It may take years to obtain the funding to fix flooding around Peñitas, a project that was supposed to be completed by the International Water and Boundary Commission when the levee system was repaired.
Godfrey Garza, manager of Hidalgo County Drainage District No. 1, told the Commissioners Court in a Dec. 10 meeting he had met with Commissioner Edward Drusina of the International Water and Boundary Commission on the problems with the Peñitas pump station that were part of the project to fix the levees in Hidalgo County several years ago. Repairs that were not made there were supposed to be funded with the $260 million upgrade to the levee system. Because the repairs were not made, much of Hidalgo County is still likely to face heavy flooding in the event of a hurricane.
Drusina took responsibility for the error, which occurred because a subcontractor did not do the preliminary job to specifications and the contractor in charge refused to complete the job. As a result, when all the other levees in Hidalgo County were repaired, the area around Penitas was never completed.
Drusina said IWBC does not have money available to fix the mistake and it could take several years to budget for the funds. Then, Drusina reminded Garza and those at the meeting that FEMA (Federal Emergency Management Agency) would not insure Hidalgo County in case of a disaster until the problem was fixed.
Judge Ramon Garcia said there was no question that repairs needed to be made. Otherwise, the county cannot get FEMA insurance. He asked Garza how long it would take, saying it needed to be done before hurricane season started.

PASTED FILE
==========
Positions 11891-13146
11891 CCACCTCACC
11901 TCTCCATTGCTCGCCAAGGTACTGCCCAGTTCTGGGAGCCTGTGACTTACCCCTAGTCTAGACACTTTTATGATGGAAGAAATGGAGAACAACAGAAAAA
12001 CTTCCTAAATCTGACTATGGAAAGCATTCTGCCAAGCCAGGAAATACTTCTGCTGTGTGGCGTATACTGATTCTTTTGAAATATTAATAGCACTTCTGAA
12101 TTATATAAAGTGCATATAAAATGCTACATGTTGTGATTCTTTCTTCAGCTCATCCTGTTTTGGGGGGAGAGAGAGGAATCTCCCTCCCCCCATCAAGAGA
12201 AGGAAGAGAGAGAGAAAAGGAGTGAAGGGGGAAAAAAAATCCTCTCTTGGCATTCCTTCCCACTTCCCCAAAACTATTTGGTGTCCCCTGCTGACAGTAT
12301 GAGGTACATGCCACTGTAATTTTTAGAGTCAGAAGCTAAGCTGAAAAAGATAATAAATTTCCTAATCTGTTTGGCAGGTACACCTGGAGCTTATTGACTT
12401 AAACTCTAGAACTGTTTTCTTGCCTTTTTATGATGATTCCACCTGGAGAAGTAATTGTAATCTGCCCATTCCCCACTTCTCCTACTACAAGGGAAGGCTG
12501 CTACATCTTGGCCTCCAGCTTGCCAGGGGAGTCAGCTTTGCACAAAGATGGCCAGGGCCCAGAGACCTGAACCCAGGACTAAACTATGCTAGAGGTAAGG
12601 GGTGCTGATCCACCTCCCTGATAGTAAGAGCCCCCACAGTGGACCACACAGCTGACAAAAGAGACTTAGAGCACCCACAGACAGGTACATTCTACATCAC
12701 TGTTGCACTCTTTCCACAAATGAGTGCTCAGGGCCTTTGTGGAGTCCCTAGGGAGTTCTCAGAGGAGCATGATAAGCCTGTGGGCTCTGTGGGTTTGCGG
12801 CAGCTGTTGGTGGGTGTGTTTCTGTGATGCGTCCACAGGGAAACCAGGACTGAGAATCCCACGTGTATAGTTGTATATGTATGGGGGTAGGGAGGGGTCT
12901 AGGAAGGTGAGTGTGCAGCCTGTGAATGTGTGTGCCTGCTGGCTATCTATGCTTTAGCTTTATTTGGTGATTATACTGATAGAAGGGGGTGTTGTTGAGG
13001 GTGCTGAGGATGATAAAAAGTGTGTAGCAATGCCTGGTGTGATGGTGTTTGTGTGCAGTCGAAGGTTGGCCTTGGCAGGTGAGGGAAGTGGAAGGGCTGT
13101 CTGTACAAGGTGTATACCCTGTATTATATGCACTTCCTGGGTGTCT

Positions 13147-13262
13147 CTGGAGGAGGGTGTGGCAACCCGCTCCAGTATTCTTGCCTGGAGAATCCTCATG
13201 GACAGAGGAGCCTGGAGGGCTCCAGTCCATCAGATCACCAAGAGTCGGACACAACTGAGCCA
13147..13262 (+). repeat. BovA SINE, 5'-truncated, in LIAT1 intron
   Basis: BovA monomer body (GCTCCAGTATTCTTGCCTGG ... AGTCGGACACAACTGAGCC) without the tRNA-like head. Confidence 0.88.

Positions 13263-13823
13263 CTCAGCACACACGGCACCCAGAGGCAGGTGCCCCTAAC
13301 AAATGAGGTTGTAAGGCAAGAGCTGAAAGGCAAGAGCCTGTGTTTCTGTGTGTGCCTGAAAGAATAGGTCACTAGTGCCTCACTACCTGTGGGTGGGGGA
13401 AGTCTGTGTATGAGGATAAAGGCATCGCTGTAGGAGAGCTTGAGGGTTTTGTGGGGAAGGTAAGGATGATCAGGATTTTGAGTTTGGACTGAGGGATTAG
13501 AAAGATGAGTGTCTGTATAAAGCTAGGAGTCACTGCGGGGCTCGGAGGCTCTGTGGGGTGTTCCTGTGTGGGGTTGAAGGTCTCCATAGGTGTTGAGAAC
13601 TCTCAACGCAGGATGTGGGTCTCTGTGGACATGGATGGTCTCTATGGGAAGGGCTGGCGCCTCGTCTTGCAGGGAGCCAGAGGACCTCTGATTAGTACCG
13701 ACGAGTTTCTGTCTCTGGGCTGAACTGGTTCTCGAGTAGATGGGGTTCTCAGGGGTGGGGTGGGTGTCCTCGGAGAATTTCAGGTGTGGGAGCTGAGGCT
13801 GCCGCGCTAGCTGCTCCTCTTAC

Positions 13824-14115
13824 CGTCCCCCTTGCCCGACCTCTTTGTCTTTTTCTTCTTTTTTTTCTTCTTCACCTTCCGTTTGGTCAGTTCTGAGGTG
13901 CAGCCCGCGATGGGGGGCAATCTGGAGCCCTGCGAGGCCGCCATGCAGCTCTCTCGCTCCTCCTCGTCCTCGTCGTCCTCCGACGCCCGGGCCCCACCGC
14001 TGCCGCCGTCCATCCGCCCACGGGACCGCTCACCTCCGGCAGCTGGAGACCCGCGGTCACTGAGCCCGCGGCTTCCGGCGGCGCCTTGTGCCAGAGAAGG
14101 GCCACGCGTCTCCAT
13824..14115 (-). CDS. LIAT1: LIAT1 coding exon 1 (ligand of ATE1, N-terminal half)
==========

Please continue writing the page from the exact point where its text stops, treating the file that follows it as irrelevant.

Garza said the levees belonged to the IWBC, so the county would have to get the commission’s permission to fix the mistake. The land where the levees are located belongs to the Hidalgo County Irrigation District, so the district also would have to give permission for the project. Finally, the funding and plans for repairs would have to be approved by Hidalgo County Commissioners Court before work could begin. The actual work would take 25 to 30 days, but the process could take up to five months, putting completion of the project right up against the beginning of hurricane season.
Virginia Townsend, with OWLS (Objective Watchers of the Legal System), asked if it would be possible to sue IWBC to regain the lost funds?
“They admit they made the mistake but are holding FEMA over our heads to make us pay for their mistake,” Townsend reasoned.
She also expressed hope the repairs could be made at a time when farmers did not need irrigation water so much so the project would not interfere with agricultural production.
IWBC is a branch of the federal government, and its commissioners are appointed by the President of the United States, so there very likely will not be any recourse except to dip into Hidalgo County Drainage District reserve funds to pay for the project.
“In spite of the cost of finishing the work that was not done,” Judge Garcia said. “We cannot afford to take the chance nothing will happen in the next two to three years waiting for IBWC to come up with the money.”
The actual cost of the project will not be known until the engineers start the design phase and get into the levee and pumphouse to know just how much work will need to be done to fix the problem.
In other drainage district action, the commissioners approved a letter for Water Management Strategy to include the Delta Watershed Bond Project in the 22107 Rio Grande Regional Water Planning Group (RGRWPG) (Region M) for inclusion into the state Water Plan through the Texas Water Development Board (TWDB) under Proposition 6.blog comments powered by Disqus